Here's the latest edition of the Not-So-Funnies. This time we focus on worst-case scenarios at oceans, lakes and streams. You'd be hard put as a Sailor or Marine to avoid being around open water, and as a result, you'd think precautions would be second nature. But sometimes people are overly confident and underestimate the risk. Or they've had a few beers and aren't thinking clearly. Maybe peer pressure proves destructive. Or any of a dozen other lethal reasons. What follows is what can happen next.
Caught in the rip current
Three lance corporals were on liberty. Around noon, they left their barracks room and headed over to a beach. A couple hours later, two entered the water and were caught in a rip current. The third Marine heard them calling for help. He found a life jacket and swam out to try to rescue them. He helped one ashore, but when he returned for the other Marine, he couldn't find him. Someone called 911, and an emergency-services unit responded. The Coast Guard launched a search, along with local police and fire department personnel, and a Navy helicopter. The lance corporal's body washed ashore at approximately 9:50 p.m.
Wad in the water
After midnight on a day in January, a storekeeper second class got into a fight with his wife on a bridge in Florida. The wife's purse got thrown into the water. The Sailor waded out into the 59-degree water to try to retrieve it. He drowned. He was "unfamiliar with Florida waterways and the accumulation of soft vegetation which prevents standing in even shallow water," according to the report. The purse was found under 9 feet of water.
Red flag warning
In April, a 22-year-old airman recruit was on liberty with some friends at a beach on the Gulf Coast of Florida. They swam and drank an unknown amount of alcohol. The Sailor was last seen around midnight, swimming. The local county had issued a red flag on the beach due to strong currents and waves. Presumably, the warning flags might have been hard to see at night, but the rough water should have been evident. The E-2's body was never found.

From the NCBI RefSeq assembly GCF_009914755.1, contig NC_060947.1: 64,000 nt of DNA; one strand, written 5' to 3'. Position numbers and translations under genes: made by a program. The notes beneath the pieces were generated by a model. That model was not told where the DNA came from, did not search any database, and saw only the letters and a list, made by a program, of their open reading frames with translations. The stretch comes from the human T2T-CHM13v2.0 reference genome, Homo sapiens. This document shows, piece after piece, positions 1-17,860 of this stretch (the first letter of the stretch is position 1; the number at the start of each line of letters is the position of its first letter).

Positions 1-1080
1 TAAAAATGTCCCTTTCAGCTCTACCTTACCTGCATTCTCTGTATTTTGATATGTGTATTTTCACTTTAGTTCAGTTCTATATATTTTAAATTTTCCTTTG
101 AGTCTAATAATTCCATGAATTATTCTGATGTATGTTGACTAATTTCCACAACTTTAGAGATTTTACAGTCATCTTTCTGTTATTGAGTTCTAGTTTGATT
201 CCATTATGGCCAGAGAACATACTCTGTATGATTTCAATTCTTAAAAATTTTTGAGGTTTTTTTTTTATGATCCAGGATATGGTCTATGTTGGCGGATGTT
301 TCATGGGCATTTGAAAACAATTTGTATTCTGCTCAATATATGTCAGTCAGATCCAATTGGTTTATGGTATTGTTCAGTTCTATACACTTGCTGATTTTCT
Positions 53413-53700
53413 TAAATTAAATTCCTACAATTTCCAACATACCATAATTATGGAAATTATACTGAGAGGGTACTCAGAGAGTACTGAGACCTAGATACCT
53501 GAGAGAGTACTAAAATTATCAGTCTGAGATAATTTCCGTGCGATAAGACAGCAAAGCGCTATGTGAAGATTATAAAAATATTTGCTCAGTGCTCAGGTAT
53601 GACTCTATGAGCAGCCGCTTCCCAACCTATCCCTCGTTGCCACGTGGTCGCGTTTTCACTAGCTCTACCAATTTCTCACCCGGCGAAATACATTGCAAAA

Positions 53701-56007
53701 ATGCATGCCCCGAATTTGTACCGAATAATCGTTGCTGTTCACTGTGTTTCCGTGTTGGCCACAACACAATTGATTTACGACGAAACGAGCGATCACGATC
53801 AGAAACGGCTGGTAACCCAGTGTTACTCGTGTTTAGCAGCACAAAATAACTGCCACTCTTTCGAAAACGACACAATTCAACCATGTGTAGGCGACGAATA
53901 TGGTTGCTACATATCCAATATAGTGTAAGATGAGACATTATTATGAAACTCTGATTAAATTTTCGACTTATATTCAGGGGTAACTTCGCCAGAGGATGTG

It may be too far
Some Marines were taking part in a service-sponsored liberty trip to a national park overseas. The park had some waterfalls and pools that were popular local swimming spots. After lunch, two of the Marines got into a pool, intending to swim approximately 125 meters to join a group of Marines on the far shore. Both were a bit worried about the distance, and for one of them, rightly so. He held the minimum swimming qualification required for Marines, and that qualification expired seven months earlier. However, they talked themselves into it based on the fact that they were in good shape and the others had made it. After swimming about a third of the way, the Marine began to slow down and got separated from his partner. He began to struggle and call for help. Marines and civilians started to swim toward him to help; the partner was too tired and too far away. Before the first rescuer could reach the Marine, he had submerged. Hampered by visibility of just 3 to 5 feet in the water, rescuers found the Marine's body on a shelf about 15 feet below the surface, between 8 and 12 minutes later. CPR proved futile.
One evening in May, at an overseas base, an E-3 had the urge to go swimming at a recreational beach on base. The weather was apparently iffy. The base was under typhoon condition 3, which means: "destructive sustained winds of 50 knots or greater expected within 48 hours." As far as the report goes, the actual water conditions are vague. The report indicates "yes" to "influenced by environment," but it goes on to show that the wind direction was unknown. Assuming typhoons are like hurricanes, outer bands of wind and rain arrive way before the actual storm. The report indicates that someone asked the E-3 if he was OK. He replied in the affirmative, "I'm a good swimmer." However, while swimming back to shore some time later, he submerged. He resurfaced and called for help. An E-6 responded but couldn't get there in time. The E-3 went under a second time and didn't come back up.
From fiscal year 2007 through fiscal year 2011, 42 Sailors and Marines drowned in off-duty mishaps. Of these, 20 were E-3s and E-4s, and 24 of the mishaps occurred from May through August. There's no real pattern to the activities that led to disaster. Five of the victims were boating, two others were kayaking and two were whitewater rafting. Three were overcome by rip currents at a beach. Three were very drunk, one jumped off a bridge, another went swimming at midnight. Two were snorkeling, and two others were recreational diving, one in a cave. For the victims, all of the mishaps were unexpected. For the rest of us, in retrospect, most of the mishaps could have easily been foreseen and just as easily prevented.
Courtesy of Naval Safety Center.